How can we save the bees?

We’ve all read the headlines; bee populations are amongst the worst of all insects affected by the disastrous consequences of pesticide use, irresponsible agriculture practices, and climate change.

There’s no doubt about the fact that the fashion industry has committed many of these crimes against nature -- the details of which have evaded the public eye for many years and only seem to really be coming into the mainstream consciousness now.

So… how bad is it?

According to a study carried out by the Environmental Justice Foundation in collaboration with Pesticide Action Network UK, somewhere between 16-25% of insecticides used globally every year are used on cotton -- and cotton alone. 

Not only does that end up looking like $100 million dollars in development costs for each killer bug spray, but some of the most acutely toxic chemicals used in these sprays (cyanide, dicofol, and naled to name a few) are known carcinogens.

Meanwhile in the insect world, slews of 6-legged populations are being wiped out at a catastrophic rate. Fine for the cotton plantations -- but what about everything (and everyone) else? Combine that with the ever encroaching effects of climate change, and you arrive at the sobering news that 40% of insect species are in decline

A starving ecosystem isn’t far from the scope of our reality today.

Why insect populations are plummeting

Why it matters

How can we save the bees?

As dire as it sounds, efforts are being made on a global scale to combat the damage that’s been done. Countries around the world are adopted bans on single use plastic; massive tree planting campaigns are taking place from the furthest corners of rural India to Europe’s most central cities; and the global pressure to begin running environmentally sound businesses is higher than ever.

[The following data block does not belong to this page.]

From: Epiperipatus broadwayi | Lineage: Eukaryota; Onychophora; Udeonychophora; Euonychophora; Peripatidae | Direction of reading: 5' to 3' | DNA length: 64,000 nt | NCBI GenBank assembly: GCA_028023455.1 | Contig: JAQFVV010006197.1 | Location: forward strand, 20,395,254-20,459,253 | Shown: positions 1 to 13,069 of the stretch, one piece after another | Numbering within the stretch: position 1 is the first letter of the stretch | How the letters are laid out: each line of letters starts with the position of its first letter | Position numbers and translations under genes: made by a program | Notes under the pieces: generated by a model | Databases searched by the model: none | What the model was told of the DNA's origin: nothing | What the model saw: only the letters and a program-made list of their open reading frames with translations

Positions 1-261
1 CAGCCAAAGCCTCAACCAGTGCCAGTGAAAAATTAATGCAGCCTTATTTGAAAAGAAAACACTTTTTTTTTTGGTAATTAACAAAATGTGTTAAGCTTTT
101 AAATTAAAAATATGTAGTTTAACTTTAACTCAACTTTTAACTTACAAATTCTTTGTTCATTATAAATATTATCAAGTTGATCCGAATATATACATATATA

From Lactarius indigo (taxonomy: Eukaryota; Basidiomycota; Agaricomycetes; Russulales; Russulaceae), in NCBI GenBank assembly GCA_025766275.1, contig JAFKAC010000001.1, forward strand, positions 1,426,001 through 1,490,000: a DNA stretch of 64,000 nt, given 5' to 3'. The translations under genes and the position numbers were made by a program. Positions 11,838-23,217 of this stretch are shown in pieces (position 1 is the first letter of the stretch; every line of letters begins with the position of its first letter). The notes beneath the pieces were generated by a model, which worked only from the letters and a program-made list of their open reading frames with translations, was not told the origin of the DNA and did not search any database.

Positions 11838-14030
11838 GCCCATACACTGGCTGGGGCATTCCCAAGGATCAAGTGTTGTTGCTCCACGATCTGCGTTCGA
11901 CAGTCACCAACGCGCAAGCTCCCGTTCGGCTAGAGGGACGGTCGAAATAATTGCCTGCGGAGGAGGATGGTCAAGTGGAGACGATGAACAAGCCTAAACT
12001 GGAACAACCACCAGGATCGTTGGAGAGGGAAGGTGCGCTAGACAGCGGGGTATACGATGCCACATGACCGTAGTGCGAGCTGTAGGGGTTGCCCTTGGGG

But it’s not all happening on a macro scale; there are plenty of things that we can do in our own daily lives -- and in the garden -- to help (psst: head over to our recent blog post to read about our plastic-free cassava bags and other sustainable business choices we’ve been making!).

Here’s a few simple ideas to get you started:

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Save the bees with these easy DIYs 

  1. Let your lawn grow into a wildflower garden

This is by far the easiest item on the list, because it literally asks you to do less than you already do! If you’ve got a lawn (or any kind of grassy area) around your house, there’s a good chance you’re used to cutting the grass. But manicured lawns are basically devoid of any biodiversity -- which makes them about as nutritious for the bees as a piece of soggy cardboard.

Instead of mowing your lawn right down, why not consider growing it into a lush wildflower garden? Dandelions, daisies, heather, foxglove, cosmos, marigolds, and buttercups grow in abundance when left to their devices, and they make the perfect habitat (and nutrition source) for bees.